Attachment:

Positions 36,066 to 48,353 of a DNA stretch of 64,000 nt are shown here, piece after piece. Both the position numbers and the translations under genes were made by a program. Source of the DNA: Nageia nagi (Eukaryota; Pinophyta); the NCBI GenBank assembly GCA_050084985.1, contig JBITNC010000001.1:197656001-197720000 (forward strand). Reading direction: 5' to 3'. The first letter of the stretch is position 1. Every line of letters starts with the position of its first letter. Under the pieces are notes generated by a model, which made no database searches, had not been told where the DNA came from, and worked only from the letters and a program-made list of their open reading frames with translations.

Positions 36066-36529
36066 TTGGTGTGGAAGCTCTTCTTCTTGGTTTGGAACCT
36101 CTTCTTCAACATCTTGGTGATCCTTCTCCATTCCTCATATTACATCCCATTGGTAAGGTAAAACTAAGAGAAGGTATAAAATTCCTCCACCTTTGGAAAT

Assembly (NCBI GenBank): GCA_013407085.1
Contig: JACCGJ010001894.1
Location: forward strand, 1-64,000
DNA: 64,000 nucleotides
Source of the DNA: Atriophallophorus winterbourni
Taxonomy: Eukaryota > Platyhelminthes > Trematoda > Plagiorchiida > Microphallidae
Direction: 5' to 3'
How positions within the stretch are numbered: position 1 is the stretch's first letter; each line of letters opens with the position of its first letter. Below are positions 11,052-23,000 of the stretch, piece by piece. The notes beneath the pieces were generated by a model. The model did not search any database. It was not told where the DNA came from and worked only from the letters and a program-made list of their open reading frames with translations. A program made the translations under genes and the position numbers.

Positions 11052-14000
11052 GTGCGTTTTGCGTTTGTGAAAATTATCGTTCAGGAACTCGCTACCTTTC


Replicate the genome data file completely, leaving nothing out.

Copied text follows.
Positions 36,066 to 48,353 of a DNA stretch of 64,000 nt are shown here, piece after piece. Both the position numbers and the translations under genes were made by a program. Source of the DNA: Nageia nagi (Eukaryota; Pinophyta); the NCBI GenBank assembly GCA_050084985.1, contig JBITNC010000001.1:197656001-197720000 (forward strand). Reading direction: 5' to 3'. The first letter of the stretch is position 1. Every line of letters starts with the position of its first letter. Under the pieces are notes generated by a model, which made no database searches, had not been told where the DNA came from, and worked only from the letters and a program-made list of their open reading frames with translations.

Positions 36066-36529
36066 TTGGTGTGGAAGCTCTTCTTCTTGGTTTGGAACCT
36101 CTTCTTCAACATCTTGGTGATCCTTCTCCATTCCTCATATTACATCCCATTGGTAAGGTAAAACTAAGAGAAGGTATAAAATTCCTCCACCTTTGGAAAT

Assembly (NCBI GenBank): GCA_013407085.1
Contig: JACCGJ010001894.1
Location: forward strand, 1-64,000
DNA: 64,000 nucleotides
Source of the DNA: Atriophallophorus winterbourni
Taxonomy: Eukaryota > Platyhelminthes > Trematoda > Plagiorchiida > Microphallidae
Direction: 5' to 3'
How positions within the stretch are numbered: position 1 is the stretch's first letter; each line of letters opens with the position of its first letter. Below are positions 11,052-23,000 of the stretch, piece by piece. The notes beneath the pieces were generated by a model. The model did not search any database. It was not told where the DNA came from and worked only from the letters and a program-made list of their open reading frames with translations. A program made the translations under genes and the position numbers.

Positions 11052-14000
11052 GTGCGTTTTGCGTTTGTGAAAATTATCGTTCAGGAACTCGCTACCTTTC